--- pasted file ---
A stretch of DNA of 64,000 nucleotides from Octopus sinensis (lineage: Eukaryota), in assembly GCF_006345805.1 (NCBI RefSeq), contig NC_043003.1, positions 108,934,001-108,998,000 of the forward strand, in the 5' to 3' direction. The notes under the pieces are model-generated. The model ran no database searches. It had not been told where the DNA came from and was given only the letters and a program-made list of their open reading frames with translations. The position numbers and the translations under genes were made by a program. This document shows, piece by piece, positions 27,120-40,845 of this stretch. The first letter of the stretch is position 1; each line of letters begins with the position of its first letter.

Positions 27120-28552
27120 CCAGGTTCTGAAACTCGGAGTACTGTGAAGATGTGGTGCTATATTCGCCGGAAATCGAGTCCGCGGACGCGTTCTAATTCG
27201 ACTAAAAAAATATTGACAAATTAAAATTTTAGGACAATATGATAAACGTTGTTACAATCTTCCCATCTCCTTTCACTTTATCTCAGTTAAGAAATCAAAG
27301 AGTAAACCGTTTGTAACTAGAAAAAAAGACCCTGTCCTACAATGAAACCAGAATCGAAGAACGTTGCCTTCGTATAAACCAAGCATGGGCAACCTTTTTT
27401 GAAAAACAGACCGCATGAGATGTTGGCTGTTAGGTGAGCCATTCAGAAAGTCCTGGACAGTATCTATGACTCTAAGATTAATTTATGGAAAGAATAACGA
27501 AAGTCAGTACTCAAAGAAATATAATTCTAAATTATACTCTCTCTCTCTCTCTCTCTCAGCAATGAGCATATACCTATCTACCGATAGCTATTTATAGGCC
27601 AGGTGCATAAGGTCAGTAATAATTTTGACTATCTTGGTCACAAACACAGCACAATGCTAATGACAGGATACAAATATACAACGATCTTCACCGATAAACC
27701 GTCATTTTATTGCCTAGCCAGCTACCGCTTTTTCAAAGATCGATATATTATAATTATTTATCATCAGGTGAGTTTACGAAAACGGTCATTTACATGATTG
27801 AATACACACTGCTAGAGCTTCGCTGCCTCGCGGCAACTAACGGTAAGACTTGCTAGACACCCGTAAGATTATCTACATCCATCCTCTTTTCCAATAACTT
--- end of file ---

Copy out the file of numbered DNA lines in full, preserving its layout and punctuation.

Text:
A stretch of DNA of 64,000 nucleotides from Octopus sinensis (lineage: Eukaryota), in assembly GCF_006345805.1 (NCBI RefSeq), contig NC_043003.1, positions 108,934,001-108,998,000 of the forward strand, in the 5' to 3' direction. The notes under the pieces are model-generated. The model ran no database searches. It had not been told where the DNA came from and was given only the letters and a program-made list of their open reading frames with translations. The position numbers and the translations under genes were made by a program. This document shows, piece by piece, positions 27,120-40,845 of this stretch. The first letter of the stretch is position 1; each line of letters begins with the position of its first letter.

Positions 27120-28552
27120 CCAGGTTCTGAAACTCGGAGTACTGTGAAGATGTGGTGCTATATTCGCCGGAAATCGAGTCCGCGGACGCGTTCTAATTCG
27201 ACTAAAAAAATATTGACAAATTAAAATTTTAGGACAATATGATAAACGTTGTTACAATCTTCCCATCTCCTTTCACTTTATCTCAGTTAAGAAATCAAAG
27301 AGTAAACCGTTTGTAACTAGAAAAAAAGACCCTGTCCTACAATGAAACCAGAATCGAAGAACGTTGCCTTCGTATAAACCAAGCATGGGCAACCTTTTTT
27401 GAAAAACAGACCGCATGAGATGTTGGCTGTTAGGTGAGCCATTCAGAAAGTCCTGGACAGTATCTATGACTCTAAGATTAATTTATGGAAAGAATAACGA
27501 AAGTCAGTACTCAAAGAAATATAATTCTAAATTATACTCTCTCTCTCTCTCTCTCTCAGCAATGAGCATATACCTATCTACCGATAGCTATTTATAGGCC
27601 AGGTGCATAAGGTCAGTAATAATTTTGACTATCTTGGTCACAAACACAGCACAATGCTAATGACAGGATACAAATATACAACGATCTTCACCGATAAACC
27701 GTCATTTTATTGCCTAGCCAGCTACCGCTTTTTCAAAGATCGATATATTATAATTATTTATCATCAGGTGAGTTTACGAAAACGGTCATTTACATGATTG
27801 AATACACACTGCTAGAGCTTCGCTGCCTCGCGGCAACTAACGGTAAGACTTGCTAGACACCCGTAAGATTATCTACATCCATCCTCTTTTCCAATAACTT